The Mountain Goats
The Mountain Goats

The Mountain Goats have been operating under the radar for the past 12 months with frontman, John Darnielle, being tied up with his debut novel, Wolf In White Van. That is all about to change with their new album, Beat The Champ. CHRIS HAVERCROFT speaks to John Darnielle about book tours and wrestling as well as the new record. 

John Darnielle couldn’t be happier with the response to his debut novel, Wolf In White Van, it landed in the New York Times bestseller list and garnered endless invitations for him to participate in readings and book tours. 

It’s a different style of touring for a man who is used to taking his guitar and cramming into touring vans for some late night driving between gigs.

“A book tour is having conversation on stage and stuff and it’s cool, but you never get a release from it,” says Darnielle of his new life. “If you play music in Margaret River and there is only five people there, even if some of them are there because they stopped in to have a beer, you on that night get a release from playing music. If people enjoy it that’s cool, and if not I still enjoyed playing the music.

“A book reading is different, as there is no real release as you don’t do that thing when you build up to a point of excitement and then fall over exhausted. A book reading is more formal and is more of a social exhaustion, because you are meeting people and saying hello and that is unnatural for me.”

The Mountain Goats new album, Beat The Champ, uses Darnielle’s love of the sport wrestling to explore the trials and tribulations of daily life. The band has a strong and loyal following in Australia who may not have been exposed to the history of the regional territories of wrestling but are well versed in the glitz and glamour that was created with Wrestlemania.

The ‘80s was a great time for wrestling. The performers then had been around long enough that they had been able to hone their craft, and wrestling was ready for its big pop. The athletes that came around at that time were ready for the big stage nationally and internationally like Hulk Hogan and Randy ‘Macho Man’ Savage. The appeal of wrestling was that it scratched a few itches at once from sport, acting, fantasy and comic book culture.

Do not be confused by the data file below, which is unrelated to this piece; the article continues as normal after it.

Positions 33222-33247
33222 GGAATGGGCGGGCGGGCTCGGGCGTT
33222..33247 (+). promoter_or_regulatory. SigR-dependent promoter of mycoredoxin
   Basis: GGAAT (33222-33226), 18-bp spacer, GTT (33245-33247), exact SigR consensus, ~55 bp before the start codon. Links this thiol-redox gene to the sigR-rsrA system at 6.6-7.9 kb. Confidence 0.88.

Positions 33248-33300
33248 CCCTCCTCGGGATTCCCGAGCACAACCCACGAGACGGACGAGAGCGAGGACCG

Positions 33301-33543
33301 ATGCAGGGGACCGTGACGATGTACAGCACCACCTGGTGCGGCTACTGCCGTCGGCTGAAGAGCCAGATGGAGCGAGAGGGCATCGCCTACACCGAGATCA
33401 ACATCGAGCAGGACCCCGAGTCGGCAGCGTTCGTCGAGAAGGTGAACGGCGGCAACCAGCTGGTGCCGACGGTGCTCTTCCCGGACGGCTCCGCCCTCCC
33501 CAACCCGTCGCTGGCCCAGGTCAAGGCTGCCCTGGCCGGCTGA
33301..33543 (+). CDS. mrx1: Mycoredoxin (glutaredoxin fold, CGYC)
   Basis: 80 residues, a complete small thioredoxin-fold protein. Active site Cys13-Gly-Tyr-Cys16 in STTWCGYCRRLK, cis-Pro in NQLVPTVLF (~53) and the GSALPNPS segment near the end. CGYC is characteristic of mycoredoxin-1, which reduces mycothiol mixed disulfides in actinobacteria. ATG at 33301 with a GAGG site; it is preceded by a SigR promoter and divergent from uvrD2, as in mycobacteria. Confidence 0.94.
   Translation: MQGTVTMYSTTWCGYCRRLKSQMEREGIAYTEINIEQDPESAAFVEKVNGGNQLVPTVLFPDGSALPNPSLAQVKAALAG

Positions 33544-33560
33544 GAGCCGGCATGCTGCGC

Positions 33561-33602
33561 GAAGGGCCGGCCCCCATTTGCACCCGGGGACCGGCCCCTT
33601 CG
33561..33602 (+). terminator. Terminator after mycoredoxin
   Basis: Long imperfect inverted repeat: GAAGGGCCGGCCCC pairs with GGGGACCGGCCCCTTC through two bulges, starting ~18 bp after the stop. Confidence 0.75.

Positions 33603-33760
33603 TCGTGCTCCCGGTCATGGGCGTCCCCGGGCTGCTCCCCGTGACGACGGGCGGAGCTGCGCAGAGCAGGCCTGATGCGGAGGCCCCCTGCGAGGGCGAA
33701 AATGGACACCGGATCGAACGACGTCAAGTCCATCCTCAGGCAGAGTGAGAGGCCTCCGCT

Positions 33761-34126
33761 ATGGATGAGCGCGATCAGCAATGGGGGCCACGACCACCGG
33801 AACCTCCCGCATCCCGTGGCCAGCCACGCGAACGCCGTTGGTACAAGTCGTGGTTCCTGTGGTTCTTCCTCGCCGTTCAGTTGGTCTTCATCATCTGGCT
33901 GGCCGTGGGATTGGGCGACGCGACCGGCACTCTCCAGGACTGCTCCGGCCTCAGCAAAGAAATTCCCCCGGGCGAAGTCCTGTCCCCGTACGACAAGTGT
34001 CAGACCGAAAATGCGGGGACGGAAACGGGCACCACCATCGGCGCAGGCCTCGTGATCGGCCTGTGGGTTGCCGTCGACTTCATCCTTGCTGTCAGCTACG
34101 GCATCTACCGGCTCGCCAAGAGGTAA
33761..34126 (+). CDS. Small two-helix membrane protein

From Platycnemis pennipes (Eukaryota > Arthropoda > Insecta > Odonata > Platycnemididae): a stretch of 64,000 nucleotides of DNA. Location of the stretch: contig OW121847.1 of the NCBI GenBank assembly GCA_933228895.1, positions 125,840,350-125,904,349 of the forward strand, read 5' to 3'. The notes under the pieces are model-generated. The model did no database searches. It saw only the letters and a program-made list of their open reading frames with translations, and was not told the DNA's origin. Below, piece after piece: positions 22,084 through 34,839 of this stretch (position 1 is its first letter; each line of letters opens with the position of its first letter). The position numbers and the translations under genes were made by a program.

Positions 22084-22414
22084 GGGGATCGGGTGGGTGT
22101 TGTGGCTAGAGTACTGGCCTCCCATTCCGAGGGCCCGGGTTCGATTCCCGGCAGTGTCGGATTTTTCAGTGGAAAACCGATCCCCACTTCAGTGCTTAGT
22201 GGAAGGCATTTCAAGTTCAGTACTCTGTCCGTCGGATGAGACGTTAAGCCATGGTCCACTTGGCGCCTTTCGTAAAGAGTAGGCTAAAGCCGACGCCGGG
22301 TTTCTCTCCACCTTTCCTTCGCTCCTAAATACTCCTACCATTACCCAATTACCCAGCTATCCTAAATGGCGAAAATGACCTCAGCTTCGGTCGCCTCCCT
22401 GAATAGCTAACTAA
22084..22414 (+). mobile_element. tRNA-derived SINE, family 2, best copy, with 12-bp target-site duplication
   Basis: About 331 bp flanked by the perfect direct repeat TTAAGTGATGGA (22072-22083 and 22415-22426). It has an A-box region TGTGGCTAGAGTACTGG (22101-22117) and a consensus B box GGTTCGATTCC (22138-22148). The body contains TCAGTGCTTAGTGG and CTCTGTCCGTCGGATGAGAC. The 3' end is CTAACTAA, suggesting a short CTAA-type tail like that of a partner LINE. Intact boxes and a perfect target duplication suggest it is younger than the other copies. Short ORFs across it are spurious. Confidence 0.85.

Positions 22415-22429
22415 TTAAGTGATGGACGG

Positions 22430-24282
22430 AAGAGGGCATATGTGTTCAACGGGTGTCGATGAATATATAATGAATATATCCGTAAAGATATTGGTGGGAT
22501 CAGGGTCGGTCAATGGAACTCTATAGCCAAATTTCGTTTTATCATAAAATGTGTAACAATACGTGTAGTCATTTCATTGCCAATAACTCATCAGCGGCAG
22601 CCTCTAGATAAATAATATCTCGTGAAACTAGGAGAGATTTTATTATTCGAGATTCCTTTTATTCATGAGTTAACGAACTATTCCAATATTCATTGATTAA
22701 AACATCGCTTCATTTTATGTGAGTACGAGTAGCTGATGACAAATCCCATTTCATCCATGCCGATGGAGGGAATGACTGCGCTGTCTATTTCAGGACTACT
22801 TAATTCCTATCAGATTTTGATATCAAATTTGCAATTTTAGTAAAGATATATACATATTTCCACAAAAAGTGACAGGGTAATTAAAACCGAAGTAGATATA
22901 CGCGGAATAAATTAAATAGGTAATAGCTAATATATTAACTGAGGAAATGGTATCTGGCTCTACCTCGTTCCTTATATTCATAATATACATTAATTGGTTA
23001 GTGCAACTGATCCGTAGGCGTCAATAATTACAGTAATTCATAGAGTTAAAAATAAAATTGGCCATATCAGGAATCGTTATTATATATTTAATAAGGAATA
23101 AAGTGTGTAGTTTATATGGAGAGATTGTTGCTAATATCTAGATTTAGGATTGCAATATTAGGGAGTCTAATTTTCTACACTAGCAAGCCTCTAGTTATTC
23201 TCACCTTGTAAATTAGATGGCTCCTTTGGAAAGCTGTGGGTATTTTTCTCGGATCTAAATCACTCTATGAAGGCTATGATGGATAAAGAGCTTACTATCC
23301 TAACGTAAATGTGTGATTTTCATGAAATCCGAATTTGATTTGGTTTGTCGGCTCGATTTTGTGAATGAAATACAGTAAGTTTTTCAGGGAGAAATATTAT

“You get to watch sport even though it has a predetermined outcome, who cares? It is still an athletic struggle and guys really get hurt in there. It is also grand theatre not only in the interviews but also during the match. It has three or four of the arts rolled in the one thing.”

In-jokes litter the record with tunes such as Foreign Object leading the way. When somebody grabs something during a fight, the announcer wouldn’t say what it was as it sounded scarier that way. The terms that they would always use was ‘foreign object’. Foreign object only means that it is something that doesn’t belong in the ring. It is mysterious and threatening and it could be just a pencil.

“I don’t mind a little bit of blood. I try not to overdo it so as it is effective when it lands but I have always had a bit of time for the gore. Every inward characteristic has an outward manifestation. I give my life to music and I don’t regret it at all, but it is not the same as getting other people to throw you around. When people use the word staged and say that it is fake I would question that. Just because you have learnt how to roll with the punches, doesn’t mean that those guys don’t give up their bodies. Obviously it is a performance and there is that term of comparison, but the wrestler’s craft demands more of the body than I would give as being a musician.”